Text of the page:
The Latest Twist in a Massive Scandal Proves Colleges Value Athletes More Than Students


The news: This is Rashad McCants.

Image Credit: AP

In 2005, he played for the University of North Carolina at Chapel Hill basketball team that won the NCAA championship.

Image Credit: AP

But the 29-year-old made national headlines on Thursday when he told ESPN's Outside the Lines about his role in a scandal that's rocked his school for the past few years.

Among other revelations, McCants claims he received four A-grades and even made the Dean's List for classes he never even attended.

"I thought it was a part of the college experience, just like watching it on a movie from He Got Game or Blue Chips," he told OTS. "... when you get to college, you don't go to class, you don't do nothing, you just show up and play."

This lands him among the startling number of UNC athletes who've had courses and grades illicitly manipulated to remain eligible for competition.

Really? According to McCants, the university's tutors, advisers, department heads and coaches were all complicit in this academic travesty.

Like ex-UNC football player Deunta Williams before him, McCants claims to have been steered by advisers into "paper courses," wherein players were rarely — if ever — expected to show up, and final grades were either fudged or based on one or two paper assignments.

These papers were no masterpieces. Here's one submitted by a student who received a final grade of A-:

Image Credit: ESPN

In many cases, McCants added, tutors even wrote the papers for the athletes.

Also: These revelations draw negative attention to the school's Afro-American Studies department, which housed most of the "paper courses." The Carolina Black Caucus has deflected much of this criticism by calling it "inaccurate" and "gossip," but Phillip Jackson of Chicago's Black Star Project education initiative told ESPN that this was nothing short of "appalling."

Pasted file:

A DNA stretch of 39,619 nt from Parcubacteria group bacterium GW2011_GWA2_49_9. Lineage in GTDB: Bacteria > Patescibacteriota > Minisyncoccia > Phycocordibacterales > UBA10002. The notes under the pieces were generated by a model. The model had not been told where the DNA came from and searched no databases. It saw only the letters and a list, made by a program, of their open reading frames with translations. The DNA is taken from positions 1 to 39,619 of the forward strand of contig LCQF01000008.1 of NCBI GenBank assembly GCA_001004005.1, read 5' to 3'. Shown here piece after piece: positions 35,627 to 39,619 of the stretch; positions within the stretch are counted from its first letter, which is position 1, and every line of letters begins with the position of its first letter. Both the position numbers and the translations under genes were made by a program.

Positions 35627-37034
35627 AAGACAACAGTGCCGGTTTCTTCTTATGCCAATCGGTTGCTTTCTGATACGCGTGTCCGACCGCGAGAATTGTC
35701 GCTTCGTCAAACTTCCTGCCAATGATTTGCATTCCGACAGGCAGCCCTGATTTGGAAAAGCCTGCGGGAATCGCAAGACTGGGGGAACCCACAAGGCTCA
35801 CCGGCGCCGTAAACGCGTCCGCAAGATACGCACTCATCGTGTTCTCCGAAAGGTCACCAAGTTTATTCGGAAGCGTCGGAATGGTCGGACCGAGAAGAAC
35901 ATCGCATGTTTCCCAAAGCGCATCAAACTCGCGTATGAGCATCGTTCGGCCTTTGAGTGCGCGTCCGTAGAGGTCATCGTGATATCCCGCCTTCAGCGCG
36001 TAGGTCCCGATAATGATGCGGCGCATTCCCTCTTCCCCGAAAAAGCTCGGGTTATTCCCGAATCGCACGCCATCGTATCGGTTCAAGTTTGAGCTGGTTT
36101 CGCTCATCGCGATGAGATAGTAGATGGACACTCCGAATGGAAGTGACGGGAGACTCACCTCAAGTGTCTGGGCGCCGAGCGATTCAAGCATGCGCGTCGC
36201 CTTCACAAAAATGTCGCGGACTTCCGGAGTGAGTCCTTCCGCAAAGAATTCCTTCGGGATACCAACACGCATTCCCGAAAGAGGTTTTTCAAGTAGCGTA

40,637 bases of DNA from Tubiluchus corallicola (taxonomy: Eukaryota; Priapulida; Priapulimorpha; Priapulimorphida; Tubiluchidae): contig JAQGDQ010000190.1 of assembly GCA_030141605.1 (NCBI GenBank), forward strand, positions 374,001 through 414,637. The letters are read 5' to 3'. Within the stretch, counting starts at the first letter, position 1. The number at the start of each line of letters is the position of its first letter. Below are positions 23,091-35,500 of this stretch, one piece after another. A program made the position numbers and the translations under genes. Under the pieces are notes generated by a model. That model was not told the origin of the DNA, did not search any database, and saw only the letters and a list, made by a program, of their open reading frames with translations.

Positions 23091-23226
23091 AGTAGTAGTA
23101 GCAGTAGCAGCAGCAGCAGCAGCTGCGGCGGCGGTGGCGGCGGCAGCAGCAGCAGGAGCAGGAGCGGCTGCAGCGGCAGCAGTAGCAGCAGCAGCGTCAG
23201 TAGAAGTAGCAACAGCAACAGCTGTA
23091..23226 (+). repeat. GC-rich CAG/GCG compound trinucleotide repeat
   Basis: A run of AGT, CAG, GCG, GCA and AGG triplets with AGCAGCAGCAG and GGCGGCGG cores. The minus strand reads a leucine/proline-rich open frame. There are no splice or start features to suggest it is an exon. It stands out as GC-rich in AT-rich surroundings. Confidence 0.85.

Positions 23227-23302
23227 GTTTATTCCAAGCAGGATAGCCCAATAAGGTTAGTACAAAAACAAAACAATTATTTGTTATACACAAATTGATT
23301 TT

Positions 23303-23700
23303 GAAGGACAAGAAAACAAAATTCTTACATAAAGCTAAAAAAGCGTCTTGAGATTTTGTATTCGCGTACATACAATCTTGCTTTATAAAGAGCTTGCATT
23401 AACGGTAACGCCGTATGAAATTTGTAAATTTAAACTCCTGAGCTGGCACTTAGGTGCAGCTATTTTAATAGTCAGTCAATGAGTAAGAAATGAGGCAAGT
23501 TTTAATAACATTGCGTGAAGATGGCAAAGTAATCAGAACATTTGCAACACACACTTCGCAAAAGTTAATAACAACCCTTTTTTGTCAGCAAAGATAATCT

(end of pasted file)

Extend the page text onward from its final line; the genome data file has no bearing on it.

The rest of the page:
"I think that that Black Caucus should be ashamed of themselves," he told EPSN. "They should be the ones leading the charge to ensure that African-American student athletes are getting the best education possible."

While at UNC, McCants received six Cs, one D and three Fs outside the Afro-American Studies department. But within that department, he "earned" 10 As, six Bs, one C and one D.

Coincidence? Probably not. When asked whether head coach Roy Williams was aware of these practices, McCants responded that he "knew 100%."

"It's hard for anybody not to know about the fact that we're taking African-American Studies courses and we don't have to go to class," he told Outside the Lines. "I think that's very obvious. Especially when [Williams] has his coaches checking our classes and checking our schedules and checking our grades. It was something that was part of the program."

Déjà vu: This is not the first time UNC has faced such allegations.

Following similar claims against other schools in the mid-2000s, in 2007 UNC formed a committee to investigate its own departments, especially Afro-American Studies. But the committee came up empty, reporting, "No sense exists of a current problem." However in 2011, a more formal probe was launched and found that at least 54 such "no-show classes" were being offered within the department.

In the meantime, the NCAA has declined to level sanctions against the university, reasoning that these are academic, not athletic, issues. However, this flies in the face of the NCAA's founding myth that its players are students first and athletes second. While the organization's hypocrisy has come under increased scrutiny, there have been few tangible results.